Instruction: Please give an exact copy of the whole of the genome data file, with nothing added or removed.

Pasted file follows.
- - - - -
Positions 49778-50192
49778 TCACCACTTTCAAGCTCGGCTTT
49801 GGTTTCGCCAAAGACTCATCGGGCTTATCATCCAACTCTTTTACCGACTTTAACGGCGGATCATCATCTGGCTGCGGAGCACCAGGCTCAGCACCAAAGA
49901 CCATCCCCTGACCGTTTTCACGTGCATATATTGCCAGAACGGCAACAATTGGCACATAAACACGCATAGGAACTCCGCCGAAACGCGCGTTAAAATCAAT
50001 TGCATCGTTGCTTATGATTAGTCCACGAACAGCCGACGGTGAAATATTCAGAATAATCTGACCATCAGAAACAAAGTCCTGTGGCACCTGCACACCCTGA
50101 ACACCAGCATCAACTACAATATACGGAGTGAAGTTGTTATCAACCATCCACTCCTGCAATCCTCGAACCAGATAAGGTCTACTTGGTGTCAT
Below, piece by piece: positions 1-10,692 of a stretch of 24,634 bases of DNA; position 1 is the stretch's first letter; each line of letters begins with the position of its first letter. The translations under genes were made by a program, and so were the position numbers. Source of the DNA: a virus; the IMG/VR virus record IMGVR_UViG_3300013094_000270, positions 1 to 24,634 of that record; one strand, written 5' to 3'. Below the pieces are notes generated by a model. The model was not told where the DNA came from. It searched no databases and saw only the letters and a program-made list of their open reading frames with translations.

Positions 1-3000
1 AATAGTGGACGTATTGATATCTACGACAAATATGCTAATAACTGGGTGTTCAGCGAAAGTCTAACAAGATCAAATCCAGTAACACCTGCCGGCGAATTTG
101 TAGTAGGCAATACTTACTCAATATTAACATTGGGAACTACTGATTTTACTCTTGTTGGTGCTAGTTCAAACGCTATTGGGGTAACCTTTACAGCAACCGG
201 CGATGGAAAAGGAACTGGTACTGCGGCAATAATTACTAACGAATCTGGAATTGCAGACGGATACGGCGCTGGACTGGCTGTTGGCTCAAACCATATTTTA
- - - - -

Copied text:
Positions 49778-50192
49778 TCACCACTTTCAAGCTCGGCTTT
49801 GGTTTCGCCAAAGACTCATCGGGCTTATCATCCAACTCTTTTACCGACTTTAACGGCGGATCATCATCTGGCTGCGGAGCACCAGGCTCAGCACCAAAGA
49901 CCATCCCCTGACCGTTTTCACGTGCATATATTGCCAGAACGGCAACAATTGGCACATAAACACGCATAGGAACTCCGCCGAAACGCGCGTTAAAATCAAT
50001 TGCATCGTTGCTTATGATTAGTCCACGAACAGCCGACGGTGAAATATTCAGAATAATCTGACCATCAGAAACAAAGTCCTGTGGCACCTGCACACCCTGA
50101 ACACCAGCATCAACTACAATATACGGAGTGAAGTTGTTATCAACCATCCACTCCTGCAATCCTCGAACCAGATAAGGTCTACTTGGTGTCAT
Below, piece by piece: positions 1-10,692 of a stretch of 24,634 bases of DNA; position 1 is the stretch's first letter; each line of letters begins with the position of its first letter. The translations under genes were made by a program, and so were the position numbers. Source of the DNA: a virus; the IMG/VR virus record IMGVR_UViG_3300013094_000270, positions 1 to 24,634 of that record; one strand, written 5' to 3'. Below the pieces are notes generated by a model. The model was not told where the DNA came from. It searched no databases and saw only the letters and a program-made list of their open reading frames with translations.

Positions 1-3000
1 AATAGTGGACGTATTGATATCTACGACAAATATGCTAATAACTGGGTGTTCAGCGAAAGTCTAACAAGATCAAATCCAGTAACACCTGCCGGCGAATTTG
101 TAGTAGGCAATACTTACTCAATATTAACATTGGGAACTACTGATTTTACTCTTGTTGGTGCTAGTTCAAACGCTATTGGGGTAACCTTTACAGCAACCGG
201 CGATGGAAAAGGAACTGGTACTGCGGCAATAATTACTAACGAATCTGGAATTGCAGACGGATACGGCGCTGGACTGGCTGTTGGCTCAAACCATATTTTA